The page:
It’s quite easy to accumulate Asia Miles as the program is a transfer partner with Membership Rewards, ThankYou points and Capital One cards that earn transferrable points.
Asia Miles is one of the more difficult programs to understand because there are multiple point charts which vary for each airline partner.
Cardholders earn 3 Avios for each $1 spent on flight purchases made directly with Iberia, British Airways, LEVEL, and Aer Lingus and 1 Avios for each $1 spent on all other purchases.
The thing that makes this card appealing is the ability to transfer Avios between Aer Lingus, British Airways and Iberia to make the best possible use of your points. Cardholders also can save 10% on Iberia flights purchased on Iberia.com. Unfortunately, applications to this card are subject to Chase’s 5/24 rule.
You can also transfer Membership Rewards and Chase Ultimate Rewards into the Iberia Plus program to have enough points for an award ticket if necessary.
The Skypass Visa Signature card from US Bank earns points in the Korean Air SKYPASS program.
You’ll earn 2 Miles for every $1 you spend on Korean Air ticket purchases, 2 Miles for every net eligible $1 you spend at Gas Stations and Hotels and 1 Mile for every $1 you spend on all other purchases.
Cardholders also get a $50 Off coupon for Korean Air ticket purchase each year and 2 KAL Lounge coupons each year.
Unfortunately, the only major credit card transfer partner for Korean Air, Chase Ultimate Rewards, ended their relationship in 2018.
Miles & More (Lufthansa)
The Miles & More World Elite Mastercard from Barclays earns points in the integrated program for Adria Airways, AirDolomiti, Austrian Airlines Group, Brussels Airlines, Croatia Airlines, LOT Polish Airlines, Lufthansa, Lufthansa Regional, Lufthansa Private Jet, Luxair and SWISS.
The card earns 2 award miles per $1 spent on ticket purchases directly from Miles & More integrated airline partners and 1 award mile per $1 spent on all other purchases. Additional yearly benefits of the card are a companion ticket subject to taxes and fees and 2 Lounge Vouchers valid for one cardmember or one travel companion for one visit at Lufthansa Business Lounges worldwide
If you are a Lufthansa Frequent Flyer, the Annual Fee will be waived for Senator and HON Circle Members, as long as they maintain their Senator or HON Circle Member status.
Until recently you could transfer your Marriott Bonvoy points to Miles & More to add to your balance. However, those transfers are currently suspended due to a conflict with German financial banking laws.
Bank of America’s Virgin Atlantic World Elite Mastercard earns points in the Flying Club program(me).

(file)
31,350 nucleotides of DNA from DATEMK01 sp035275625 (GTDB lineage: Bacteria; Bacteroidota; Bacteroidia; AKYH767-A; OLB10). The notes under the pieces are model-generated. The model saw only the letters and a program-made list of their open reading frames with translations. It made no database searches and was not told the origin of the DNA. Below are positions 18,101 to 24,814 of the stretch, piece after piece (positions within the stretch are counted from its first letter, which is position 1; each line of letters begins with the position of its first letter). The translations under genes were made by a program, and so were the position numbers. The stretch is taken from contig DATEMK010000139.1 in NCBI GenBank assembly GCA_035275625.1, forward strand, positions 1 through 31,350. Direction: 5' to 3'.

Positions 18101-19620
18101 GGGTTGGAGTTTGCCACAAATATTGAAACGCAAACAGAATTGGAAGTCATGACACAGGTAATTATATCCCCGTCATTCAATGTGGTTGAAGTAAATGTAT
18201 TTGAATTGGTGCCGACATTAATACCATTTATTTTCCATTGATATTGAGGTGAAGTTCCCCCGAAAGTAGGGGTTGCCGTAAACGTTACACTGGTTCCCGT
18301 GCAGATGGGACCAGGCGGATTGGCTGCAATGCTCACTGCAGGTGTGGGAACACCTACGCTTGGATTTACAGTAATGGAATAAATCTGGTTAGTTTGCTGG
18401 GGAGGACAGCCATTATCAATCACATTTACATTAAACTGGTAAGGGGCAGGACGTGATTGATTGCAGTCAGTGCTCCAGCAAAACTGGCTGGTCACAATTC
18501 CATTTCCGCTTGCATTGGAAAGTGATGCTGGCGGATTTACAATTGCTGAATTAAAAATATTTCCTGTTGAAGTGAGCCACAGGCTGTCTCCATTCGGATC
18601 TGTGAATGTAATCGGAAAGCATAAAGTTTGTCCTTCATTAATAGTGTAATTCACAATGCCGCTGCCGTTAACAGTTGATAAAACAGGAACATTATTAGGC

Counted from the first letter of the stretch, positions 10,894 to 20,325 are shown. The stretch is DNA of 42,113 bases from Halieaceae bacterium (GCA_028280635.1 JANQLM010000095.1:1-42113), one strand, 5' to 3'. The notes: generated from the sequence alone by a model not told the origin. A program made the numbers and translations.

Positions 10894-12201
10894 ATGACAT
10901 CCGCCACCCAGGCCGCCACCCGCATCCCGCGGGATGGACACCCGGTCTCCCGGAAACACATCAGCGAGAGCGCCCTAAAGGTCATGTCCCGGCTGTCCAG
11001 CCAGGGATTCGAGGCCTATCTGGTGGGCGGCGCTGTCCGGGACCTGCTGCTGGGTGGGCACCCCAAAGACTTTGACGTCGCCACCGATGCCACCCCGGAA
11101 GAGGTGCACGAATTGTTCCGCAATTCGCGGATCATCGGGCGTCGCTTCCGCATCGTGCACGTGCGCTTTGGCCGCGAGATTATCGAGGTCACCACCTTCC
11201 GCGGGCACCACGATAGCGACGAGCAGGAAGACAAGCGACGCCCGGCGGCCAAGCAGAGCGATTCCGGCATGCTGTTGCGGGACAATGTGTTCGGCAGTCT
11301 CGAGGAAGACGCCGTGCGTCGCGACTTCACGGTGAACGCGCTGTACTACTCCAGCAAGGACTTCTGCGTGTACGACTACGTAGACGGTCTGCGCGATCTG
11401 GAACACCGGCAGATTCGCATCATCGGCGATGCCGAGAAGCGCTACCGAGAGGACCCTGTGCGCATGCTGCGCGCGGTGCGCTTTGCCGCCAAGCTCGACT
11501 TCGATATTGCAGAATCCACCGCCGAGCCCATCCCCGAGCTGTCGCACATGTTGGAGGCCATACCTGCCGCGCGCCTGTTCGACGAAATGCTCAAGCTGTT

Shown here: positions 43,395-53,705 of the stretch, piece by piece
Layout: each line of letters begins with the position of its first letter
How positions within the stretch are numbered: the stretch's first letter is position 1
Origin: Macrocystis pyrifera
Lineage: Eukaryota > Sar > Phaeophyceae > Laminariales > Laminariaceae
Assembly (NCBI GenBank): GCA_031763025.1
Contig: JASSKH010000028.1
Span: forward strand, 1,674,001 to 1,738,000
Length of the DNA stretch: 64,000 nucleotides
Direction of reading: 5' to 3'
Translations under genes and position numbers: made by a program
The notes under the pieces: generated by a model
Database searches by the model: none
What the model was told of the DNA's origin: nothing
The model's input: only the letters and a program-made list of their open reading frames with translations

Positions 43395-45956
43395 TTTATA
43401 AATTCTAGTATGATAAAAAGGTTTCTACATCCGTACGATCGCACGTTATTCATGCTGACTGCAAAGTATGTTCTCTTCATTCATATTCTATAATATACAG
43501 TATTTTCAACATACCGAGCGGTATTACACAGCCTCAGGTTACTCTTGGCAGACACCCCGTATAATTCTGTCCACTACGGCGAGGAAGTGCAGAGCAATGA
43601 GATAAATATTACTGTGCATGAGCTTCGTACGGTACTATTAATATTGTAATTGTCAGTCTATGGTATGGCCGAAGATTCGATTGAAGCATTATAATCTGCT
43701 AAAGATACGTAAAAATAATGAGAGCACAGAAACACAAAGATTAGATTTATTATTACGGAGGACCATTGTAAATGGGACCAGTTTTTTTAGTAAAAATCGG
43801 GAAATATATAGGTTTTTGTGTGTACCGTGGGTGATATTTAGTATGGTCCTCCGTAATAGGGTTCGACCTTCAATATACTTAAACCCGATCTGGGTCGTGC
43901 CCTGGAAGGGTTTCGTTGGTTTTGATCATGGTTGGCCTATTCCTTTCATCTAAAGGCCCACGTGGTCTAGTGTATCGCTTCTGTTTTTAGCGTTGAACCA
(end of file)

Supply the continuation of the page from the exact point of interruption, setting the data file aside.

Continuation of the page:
The Virgin Atlantic card earns 3 miles per $1 spent directly on Virgin Atlantic purchases and 1.5 miles per $1 spent on all other purchases.
Unlike the other cards, the spending on the Virgin Atlantic card helps you get status with the airline. You earn 25 tier points per $2,500 in purchases (maximum of 50 per month).
It’s easy to add points to your Flying Club account since Virgin Atlantic is a transfer partner with Membership Rewards, ThankYou Points and Ultimate Rewards flexible points currencies.
Many foreign airlines offer co-brand credit cards to U.S. residents. Unless you fly with that airline frequently, you might not be familiar with the program or even with the airline. However, it doesn’t mean that the program is worthless. Many sweet spots with airline points don’t lie with flying the sponsor airline but are when you fly a lesser-known route on a partner airline.
Getting points from a signup bonus with a foreign airline co-brand card might make sense but you need to make sure you’re aware of what points you’re earning and what you plan to do with them once you have them.
Like this post? Please share it! We have plenty more just like it and would love if you decided to hang around and clicked the button on the top (if you’re on your computer) or the bottom (if you’re on your phone/tablet) of this page to follow our blog and get emailed notifications of when we post (it’s usually just two or three times a day). Or maybe you’d like to join our Facebook group, where we talk and ask questions about travel (including Disney parks), creative ways to earn frequent flyer miles and hotel points, how to save money on or for your trips, get access to travel articles you may not see otherwise, etc. Whether you’ve read our posts before or this is the first time you’re stopping by, we’re really glad you’re here and hope you come back to visit again!
This post first appeared on Your Mileage May Vary